Location: Insect Behavior and Biocontrol ResearchTitle: Bioacoustics of Acanthoscelides obtectus (Coleoptera: Chrysomelidae: Bruchinae) on Phaseolus vulgaris (Fabaceae)
|Njoroge, Anastasia - International Centre Of Insect Physiology And Ecology|
|Affognon, Hippolyte - International Crops Research Institute For The Semi-Arid Tropics (ICRISAT)|
|Mutungi, Christopher - International Centre Of Insect Physiology And Ecology|
|Richter, Uwe - University Of Kassel|
|Hensel, Oliver - University Of Kassel|
|Rohde, Barukh - University Of Florida|
Submitted to: Florida Entomologist
Publication Type: Peer Reviewed Journal
Publication Acceptance Date: 10/26/2016
Publication Date: 3/1/2017
Citation: Njoroge, A.W., Affognon, H., Mutungi, C., Richter, U., Hensel, O., Rohde, B., Mankin, R.W. 2017. Bioacoustics of Acanthoscelides obtectus (Coleoptera: Chrysomelidae: Bruchinae) on Phaseolus vulgaris (Fabaceae). Florida Entomologist. 100(1):109-115.
Interpretive Summary: Bean weevils are important economic pests of stored beans and other legumes in sub-Saharan Africa. Scientists at the USDA, Agricultural Research Service, Center for Medical, Agricultural, and Veterinary Entomology, Gainesville, Florida, in collaboration with the International Centre of Insect Physiology and Ecology, Nairobi, Kenya, the University of Kassel, Witzenhausen, Germany, and the University of Florida, Gainesville, Florida, investigated sounds produced by larval and adult weevils in beans. It was found that both adults and larvae could be detected easily and that adults produce sounds with different temporal patterns than the larvae. The use of acoustic sensors can be helpful in identifying infestations of internally feeding weevils in beans and can help reduce the economic damage caused by hidden insect pests to farmers and agribusiness in sub-Saharan Africa.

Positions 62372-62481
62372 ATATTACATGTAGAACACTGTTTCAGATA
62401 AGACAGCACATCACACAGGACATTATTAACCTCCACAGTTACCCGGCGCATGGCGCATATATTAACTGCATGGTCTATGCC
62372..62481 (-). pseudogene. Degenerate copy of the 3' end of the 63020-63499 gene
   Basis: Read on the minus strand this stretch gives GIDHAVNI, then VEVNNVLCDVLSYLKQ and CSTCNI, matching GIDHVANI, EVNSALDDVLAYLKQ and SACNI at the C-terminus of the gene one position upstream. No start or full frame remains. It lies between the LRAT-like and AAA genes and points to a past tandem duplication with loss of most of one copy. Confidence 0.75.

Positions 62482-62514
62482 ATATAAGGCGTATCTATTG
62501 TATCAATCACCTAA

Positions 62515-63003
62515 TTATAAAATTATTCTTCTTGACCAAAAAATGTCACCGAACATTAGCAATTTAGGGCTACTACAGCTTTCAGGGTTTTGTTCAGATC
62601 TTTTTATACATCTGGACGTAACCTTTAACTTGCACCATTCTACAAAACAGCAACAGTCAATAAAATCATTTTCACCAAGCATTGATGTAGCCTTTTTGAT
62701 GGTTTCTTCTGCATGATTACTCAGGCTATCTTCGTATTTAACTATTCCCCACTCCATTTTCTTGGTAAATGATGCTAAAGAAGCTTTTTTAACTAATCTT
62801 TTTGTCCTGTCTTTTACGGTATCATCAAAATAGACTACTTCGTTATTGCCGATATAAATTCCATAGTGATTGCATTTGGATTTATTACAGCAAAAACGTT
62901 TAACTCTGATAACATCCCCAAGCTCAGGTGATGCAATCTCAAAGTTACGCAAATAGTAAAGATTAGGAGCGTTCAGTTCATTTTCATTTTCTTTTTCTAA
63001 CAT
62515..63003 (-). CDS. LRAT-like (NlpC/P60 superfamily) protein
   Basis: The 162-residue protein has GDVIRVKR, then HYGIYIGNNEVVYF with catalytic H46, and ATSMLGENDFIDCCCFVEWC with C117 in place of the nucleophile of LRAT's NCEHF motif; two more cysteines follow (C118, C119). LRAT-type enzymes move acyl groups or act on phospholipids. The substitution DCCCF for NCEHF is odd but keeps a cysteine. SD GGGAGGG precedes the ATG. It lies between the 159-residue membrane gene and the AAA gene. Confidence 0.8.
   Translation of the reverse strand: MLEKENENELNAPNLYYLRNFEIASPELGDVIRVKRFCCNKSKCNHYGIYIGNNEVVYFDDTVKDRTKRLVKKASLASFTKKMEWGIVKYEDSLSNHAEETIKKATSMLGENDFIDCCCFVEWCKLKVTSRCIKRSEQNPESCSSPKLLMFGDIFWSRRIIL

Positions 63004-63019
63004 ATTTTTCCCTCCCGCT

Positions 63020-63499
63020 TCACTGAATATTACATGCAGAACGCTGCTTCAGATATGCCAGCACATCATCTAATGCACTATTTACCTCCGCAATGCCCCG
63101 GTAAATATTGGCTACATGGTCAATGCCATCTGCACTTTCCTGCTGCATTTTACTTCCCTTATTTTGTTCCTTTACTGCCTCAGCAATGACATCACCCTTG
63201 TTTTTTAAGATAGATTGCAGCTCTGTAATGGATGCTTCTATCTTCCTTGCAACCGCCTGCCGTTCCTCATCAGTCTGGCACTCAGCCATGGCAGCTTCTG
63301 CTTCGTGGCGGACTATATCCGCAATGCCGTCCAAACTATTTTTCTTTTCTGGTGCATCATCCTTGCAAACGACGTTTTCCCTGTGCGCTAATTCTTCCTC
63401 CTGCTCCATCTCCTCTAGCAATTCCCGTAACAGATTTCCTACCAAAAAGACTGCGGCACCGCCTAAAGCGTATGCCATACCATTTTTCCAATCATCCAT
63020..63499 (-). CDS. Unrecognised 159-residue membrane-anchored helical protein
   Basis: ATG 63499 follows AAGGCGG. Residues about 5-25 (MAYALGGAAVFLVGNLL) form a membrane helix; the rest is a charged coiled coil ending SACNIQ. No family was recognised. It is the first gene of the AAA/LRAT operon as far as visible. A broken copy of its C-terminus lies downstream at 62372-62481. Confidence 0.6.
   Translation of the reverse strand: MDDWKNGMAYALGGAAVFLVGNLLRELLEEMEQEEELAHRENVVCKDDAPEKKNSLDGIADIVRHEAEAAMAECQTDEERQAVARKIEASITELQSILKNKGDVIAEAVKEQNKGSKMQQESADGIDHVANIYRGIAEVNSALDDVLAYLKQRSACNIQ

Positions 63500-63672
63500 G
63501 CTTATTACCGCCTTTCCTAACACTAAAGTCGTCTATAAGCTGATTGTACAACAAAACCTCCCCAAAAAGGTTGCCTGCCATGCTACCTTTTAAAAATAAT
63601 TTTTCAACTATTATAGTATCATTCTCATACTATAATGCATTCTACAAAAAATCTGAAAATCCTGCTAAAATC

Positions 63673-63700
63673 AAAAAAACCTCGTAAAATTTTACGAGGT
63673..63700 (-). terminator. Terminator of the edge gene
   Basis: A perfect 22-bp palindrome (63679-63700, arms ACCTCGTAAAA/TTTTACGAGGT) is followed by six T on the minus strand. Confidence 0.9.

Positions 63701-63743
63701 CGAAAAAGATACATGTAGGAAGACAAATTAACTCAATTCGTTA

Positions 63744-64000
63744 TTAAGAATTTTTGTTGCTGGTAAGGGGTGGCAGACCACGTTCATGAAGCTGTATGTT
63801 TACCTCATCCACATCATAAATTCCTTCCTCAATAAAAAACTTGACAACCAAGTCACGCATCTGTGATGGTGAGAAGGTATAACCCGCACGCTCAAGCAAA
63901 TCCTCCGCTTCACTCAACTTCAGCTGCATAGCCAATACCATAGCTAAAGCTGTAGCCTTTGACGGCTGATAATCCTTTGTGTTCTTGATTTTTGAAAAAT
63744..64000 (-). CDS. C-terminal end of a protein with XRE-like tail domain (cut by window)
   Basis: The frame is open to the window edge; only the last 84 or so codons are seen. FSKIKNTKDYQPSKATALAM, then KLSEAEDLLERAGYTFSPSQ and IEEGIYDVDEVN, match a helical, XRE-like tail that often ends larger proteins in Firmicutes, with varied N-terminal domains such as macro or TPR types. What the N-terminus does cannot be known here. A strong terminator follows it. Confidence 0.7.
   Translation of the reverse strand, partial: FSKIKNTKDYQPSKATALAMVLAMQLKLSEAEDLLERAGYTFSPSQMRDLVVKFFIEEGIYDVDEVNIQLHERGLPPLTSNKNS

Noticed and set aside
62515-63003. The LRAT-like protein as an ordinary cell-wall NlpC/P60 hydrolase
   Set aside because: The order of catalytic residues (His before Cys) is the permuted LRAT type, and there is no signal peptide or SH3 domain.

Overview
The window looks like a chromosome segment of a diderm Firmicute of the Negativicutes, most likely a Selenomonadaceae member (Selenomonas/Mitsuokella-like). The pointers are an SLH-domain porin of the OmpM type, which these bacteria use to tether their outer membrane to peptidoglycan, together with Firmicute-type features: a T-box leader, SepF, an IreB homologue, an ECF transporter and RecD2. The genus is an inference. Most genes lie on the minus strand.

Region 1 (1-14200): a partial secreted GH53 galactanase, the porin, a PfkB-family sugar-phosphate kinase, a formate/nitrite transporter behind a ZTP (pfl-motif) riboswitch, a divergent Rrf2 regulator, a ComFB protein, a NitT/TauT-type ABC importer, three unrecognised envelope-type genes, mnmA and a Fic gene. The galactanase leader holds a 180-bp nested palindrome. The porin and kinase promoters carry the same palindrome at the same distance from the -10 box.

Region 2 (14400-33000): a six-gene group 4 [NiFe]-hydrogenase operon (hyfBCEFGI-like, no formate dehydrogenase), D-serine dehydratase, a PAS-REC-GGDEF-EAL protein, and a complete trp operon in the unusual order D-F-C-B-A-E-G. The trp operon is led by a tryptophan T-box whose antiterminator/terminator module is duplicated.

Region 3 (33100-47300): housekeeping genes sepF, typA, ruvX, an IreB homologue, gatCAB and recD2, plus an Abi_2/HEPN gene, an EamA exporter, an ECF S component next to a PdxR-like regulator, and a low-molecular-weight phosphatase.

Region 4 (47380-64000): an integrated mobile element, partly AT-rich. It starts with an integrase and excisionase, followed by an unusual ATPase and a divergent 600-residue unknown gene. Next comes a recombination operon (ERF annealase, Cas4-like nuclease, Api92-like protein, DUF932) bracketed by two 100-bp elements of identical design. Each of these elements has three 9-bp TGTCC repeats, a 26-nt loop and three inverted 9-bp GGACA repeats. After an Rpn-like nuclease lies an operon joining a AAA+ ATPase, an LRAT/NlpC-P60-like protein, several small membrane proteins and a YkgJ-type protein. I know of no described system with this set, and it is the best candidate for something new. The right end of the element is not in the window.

Technical Abstract: Acanthoscelides obtectus (Say) (Coleoptera: Chrysomelidae), is an economically important pest of common bean Phaseolus vulgaris L. (Fabaceae) in the tropics and subtropics. It is difficult to detect the presence of A. obtectus because the larvae are cryptic and spend most of their developmental time inside the bean seeds. Their presence is almost imperceptible except for circular emergence holes created by the last instar larvae as they exit as adults. We considered a hypothesis that readily available acoustic means can be used to detect these larvae. Laboratory experiments were conducted in an anechoic chamber to estimate the acoustic characteristics of A. obtectus larvae and adults on stored common beans. The larvae displayed continuous low-amplitude insect sound impulses frequently occurring in trains (bursts) of two or more impulses (mean = 3.6). In contrast, the adults displayed lower-amplitude impulses with shorter bursts. The rates of bursts and the impulses per bursts for the larvae and the adults were significantly different (P = 0.05). Overall, the larvae and adults of A. obtectus produced varied acoustic signals of utility for real-time detection of A. obtectus infestation in stored common beans in sub-Saharan Africa. The use of such technology in the future, especially if its costs can be reduced, may contribute to efforts to alleviate hunger and poverty in the region.